Calcium Chloride vs Rock Salt
If you have maintained a property in an area that snows in winter, you probably asked this question before. What are the differences between calcium chloride and rock salt? This article will explain the differences for you.
What is Rock Salt?
Rock Salt is one of the common names for sodium chloride. Food grade sodium chloride is also known as table salt. Rock salt comes from salt mines or evaporating sea water. When combined with water, rock salt solution has a freezing point of 14 °F, much lower than water without salt. Because of this affect, spraying roads with rock salt before snowfall keeps the snow from sticking and keeps ice from forming.
What are the pros and cons of Rock Salt?
- Rock salt is cheap. You can buy large quantities with not very much money.
- Rock salt doesn’t work when temperatures drop below 14 °F.
- Rock salt also damages surfaces like wood and concrete. For wood surface, it reduces moisture in the wood and causes cracking. It reacts chemically with cement to leach out certain compounds needed for strength.
What is Calcium Chloride?
Calcium chloride is commonly called: calcium chloride. That's right. It does not really have a common name, which is why people are less familiar with it. It is usually used for ice melting. It does not occur in large quantities on its own, but can be produced from a simple chemistry process . Worldwide production is under 5 million tons. When combined with water, calcium chloride keeps solutions from freezing at as low as -62 °F. Also, calcium chloride releases water when the solid prills gets absorbed into water.
What are the Pros and Cons of Calcium Chloride?
- Calcium chloride works down to extremely low temperatures
- Calcium chloride way less impactful to concrete than rock salt
- Calcium chloride is more than twice as expensive as rock salt, although still within manageable range
Goal of De-icing
When it comes to de-icing, property owners' and contractors' primary goal is to eliminate pedestrian exposure to icy surfaces. To keeping sidewalks safe under all conditions, we should compare the lowest effective temperature of calcium chloride and rock salt and choose one that is effective at the coldest temperatures you are likely to experience. Calcium chloride stands apart maintaining ice melting power down to -25°F (-32°C). On the other hand rock salt begin losing effectiveness at 14°F (-7°C).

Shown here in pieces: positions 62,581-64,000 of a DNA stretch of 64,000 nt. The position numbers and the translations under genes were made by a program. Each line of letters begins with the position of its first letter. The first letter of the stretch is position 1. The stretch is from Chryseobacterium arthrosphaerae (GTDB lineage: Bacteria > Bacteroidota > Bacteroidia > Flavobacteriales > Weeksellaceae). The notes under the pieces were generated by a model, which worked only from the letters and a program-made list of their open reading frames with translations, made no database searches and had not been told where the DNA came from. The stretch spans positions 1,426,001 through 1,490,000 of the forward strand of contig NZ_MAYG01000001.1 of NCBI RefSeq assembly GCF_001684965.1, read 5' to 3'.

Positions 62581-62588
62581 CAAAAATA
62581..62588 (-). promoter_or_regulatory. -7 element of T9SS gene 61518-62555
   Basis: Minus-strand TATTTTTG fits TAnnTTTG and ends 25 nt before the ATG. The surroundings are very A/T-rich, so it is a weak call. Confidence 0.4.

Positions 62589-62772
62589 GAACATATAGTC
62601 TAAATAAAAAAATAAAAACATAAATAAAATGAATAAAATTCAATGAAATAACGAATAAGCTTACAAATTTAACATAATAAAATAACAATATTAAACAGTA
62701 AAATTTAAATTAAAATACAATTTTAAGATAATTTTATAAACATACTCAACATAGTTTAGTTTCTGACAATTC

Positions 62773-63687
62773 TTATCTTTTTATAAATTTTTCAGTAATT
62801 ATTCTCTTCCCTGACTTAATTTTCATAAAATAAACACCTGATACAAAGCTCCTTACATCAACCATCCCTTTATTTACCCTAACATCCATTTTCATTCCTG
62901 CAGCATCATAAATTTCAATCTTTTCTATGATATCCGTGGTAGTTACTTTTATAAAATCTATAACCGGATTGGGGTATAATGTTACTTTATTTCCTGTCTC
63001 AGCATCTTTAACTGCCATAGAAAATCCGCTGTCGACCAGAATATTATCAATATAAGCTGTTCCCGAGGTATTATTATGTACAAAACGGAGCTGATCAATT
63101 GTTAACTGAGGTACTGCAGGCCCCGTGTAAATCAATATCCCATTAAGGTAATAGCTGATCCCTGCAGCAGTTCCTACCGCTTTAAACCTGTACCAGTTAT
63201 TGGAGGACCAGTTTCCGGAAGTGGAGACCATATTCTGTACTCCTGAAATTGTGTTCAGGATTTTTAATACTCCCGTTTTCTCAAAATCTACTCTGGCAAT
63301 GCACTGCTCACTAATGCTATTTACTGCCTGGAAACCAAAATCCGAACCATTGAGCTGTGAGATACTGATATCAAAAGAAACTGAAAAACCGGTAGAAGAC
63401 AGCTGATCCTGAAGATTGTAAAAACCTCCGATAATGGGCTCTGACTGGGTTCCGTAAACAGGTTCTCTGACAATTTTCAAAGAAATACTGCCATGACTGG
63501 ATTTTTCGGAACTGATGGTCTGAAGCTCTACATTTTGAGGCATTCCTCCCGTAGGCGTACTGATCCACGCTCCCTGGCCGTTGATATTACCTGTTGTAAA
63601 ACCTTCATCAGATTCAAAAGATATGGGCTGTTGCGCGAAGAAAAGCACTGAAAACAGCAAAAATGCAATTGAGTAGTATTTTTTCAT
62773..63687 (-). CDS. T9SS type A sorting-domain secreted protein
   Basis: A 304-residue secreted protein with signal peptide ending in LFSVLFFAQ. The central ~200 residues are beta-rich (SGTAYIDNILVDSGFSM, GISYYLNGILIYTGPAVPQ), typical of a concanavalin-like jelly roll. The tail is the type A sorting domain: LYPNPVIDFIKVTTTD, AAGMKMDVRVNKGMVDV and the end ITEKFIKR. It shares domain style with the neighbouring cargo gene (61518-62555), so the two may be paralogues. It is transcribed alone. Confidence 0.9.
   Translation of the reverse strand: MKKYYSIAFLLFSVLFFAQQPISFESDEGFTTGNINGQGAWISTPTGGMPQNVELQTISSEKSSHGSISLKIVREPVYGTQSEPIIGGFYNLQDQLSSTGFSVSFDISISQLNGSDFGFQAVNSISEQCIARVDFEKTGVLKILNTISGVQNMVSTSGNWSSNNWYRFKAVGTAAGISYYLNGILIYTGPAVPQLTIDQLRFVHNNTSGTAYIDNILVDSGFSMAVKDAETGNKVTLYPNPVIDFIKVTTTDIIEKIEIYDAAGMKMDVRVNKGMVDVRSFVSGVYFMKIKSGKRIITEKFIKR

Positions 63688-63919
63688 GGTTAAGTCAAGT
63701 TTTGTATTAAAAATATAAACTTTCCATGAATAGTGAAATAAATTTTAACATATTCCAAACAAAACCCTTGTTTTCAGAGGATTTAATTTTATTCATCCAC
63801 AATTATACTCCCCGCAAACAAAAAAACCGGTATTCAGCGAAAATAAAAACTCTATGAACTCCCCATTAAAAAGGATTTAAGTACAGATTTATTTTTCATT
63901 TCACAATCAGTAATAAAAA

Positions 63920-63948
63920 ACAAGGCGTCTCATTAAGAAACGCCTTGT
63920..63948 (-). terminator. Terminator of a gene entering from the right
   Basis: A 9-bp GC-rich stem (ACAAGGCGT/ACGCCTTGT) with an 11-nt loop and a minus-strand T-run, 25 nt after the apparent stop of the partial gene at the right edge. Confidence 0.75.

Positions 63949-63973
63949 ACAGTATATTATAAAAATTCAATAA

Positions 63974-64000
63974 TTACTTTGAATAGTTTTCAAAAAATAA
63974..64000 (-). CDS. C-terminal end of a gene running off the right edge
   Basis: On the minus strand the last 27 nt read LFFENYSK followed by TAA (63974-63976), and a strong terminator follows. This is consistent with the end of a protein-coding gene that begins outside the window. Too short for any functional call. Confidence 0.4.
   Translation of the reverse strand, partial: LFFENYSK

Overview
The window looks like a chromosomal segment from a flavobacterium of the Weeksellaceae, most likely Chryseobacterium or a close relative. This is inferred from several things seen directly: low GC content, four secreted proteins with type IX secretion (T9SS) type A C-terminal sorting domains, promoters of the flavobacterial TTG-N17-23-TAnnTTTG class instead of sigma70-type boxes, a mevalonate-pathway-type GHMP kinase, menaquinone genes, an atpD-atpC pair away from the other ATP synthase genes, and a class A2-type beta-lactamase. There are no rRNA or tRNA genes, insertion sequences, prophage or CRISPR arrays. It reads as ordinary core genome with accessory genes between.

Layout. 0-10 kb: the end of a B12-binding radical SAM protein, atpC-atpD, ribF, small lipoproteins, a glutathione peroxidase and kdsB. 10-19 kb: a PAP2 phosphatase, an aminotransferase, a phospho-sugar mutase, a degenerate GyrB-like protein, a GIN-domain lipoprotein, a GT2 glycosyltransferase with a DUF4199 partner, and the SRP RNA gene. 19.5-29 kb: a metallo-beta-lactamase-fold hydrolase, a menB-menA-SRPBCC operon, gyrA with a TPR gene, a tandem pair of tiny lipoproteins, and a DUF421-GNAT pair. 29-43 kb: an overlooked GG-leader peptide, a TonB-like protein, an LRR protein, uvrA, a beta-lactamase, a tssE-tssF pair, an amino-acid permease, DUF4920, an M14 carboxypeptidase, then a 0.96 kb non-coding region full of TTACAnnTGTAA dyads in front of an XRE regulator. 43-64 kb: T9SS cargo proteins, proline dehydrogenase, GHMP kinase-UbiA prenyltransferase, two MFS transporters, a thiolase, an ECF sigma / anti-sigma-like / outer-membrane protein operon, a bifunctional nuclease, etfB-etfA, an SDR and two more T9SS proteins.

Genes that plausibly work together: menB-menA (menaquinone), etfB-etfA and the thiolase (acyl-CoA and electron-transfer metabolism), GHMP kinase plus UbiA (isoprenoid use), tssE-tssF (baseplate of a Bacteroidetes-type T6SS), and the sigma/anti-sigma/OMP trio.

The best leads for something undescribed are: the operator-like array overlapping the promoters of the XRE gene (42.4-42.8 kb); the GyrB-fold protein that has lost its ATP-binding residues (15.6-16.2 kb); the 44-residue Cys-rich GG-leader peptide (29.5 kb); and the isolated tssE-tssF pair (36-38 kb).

Both rock salt and calcium chloride can be used on top of existing ice. With the help of some simple ice removal tools, you can soon have your sidewalks and walkways passable. However, because of the pros and cons above, compared to other common deicers, calcium chloride provides the optimum combination of deicing properties for sidewalk winter maintenance. For better results, try applying the salt before it snows. Check out this article for the comparison of applying calcium chloride before and after snow (When Should I Salt My Driveway? Before Snow v.s After Snow). This can prevent ice from sticking to driveways or other surfaces and greatly reduce the work load after snowing. So those are the reasons why rock salt is getting less preferable and calcium chloride as the premium alternative is getting more and more popular.